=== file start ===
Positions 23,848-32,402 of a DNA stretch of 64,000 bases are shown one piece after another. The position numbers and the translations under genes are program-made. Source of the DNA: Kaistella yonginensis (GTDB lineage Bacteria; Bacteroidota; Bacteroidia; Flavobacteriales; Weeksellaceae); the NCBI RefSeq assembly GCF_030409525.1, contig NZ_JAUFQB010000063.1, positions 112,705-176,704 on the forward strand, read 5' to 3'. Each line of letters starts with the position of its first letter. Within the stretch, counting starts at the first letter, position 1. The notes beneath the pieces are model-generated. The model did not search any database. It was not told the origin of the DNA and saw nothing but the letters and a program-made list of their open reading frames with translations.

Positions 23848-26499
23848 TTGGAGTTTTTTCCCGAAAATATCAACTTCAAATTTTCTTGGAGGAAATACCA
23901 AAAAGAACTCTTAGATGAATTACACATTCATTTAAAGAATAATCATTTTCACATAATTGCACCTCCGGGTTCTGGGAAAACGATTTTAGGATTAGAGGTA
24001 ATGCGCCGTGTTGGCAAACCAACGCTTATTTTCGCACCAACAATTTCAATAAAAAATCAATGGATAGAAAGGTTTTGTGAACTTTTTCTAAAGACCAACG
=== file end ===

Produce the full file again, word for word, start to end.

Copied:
Positions 23,848-32,402 of a DNA stretch of 64,000 bases are shown one piece after another. The position numbers and the translations under genes are program-made. Source of the DNA: Kaistella yonginensis (GTDB lineage Bacteria; Bacteroidota; Bacteroidia; Flavobacteriales; Weeksellaceae); the NCBI RefSeq assembly GCF_030409525.1, contig NZ_JAUFQB010000063.1, positions 112,705-176,704 on the forward strand, read 5' to 3'. Each line of letters starts with the position of its first letter. Within the stretch, counting starts at the first letter, position 1. The notes beneath the pieces are model-generated. The model did not search any database. It was not told the origin of the DNA and saw nothing but the letters and a program-made list of their open reading frames with translations.

Positions 23848-26499
23848 TTGGAGTTTTTTCCCGAAAATATCAACTTCAAATTTTCTTGGAGGAAATACCA
23901 AAAAGAACTCTTAGATGAATTACACATTCATTTAAAGAATAATCATTTTCACATAATTGCACCTCCGGGTTCTGGGAAAACGATTTTAGGATTAGAGGTA
24001 ATGCGCCGTGTTGGCAAACCAACGCTTATTTTCGCACCAACAATTTCAATAAAAAATCAATGGATAGAAAGGTTTTGTGAACTTTTTCTAAAGACCAACG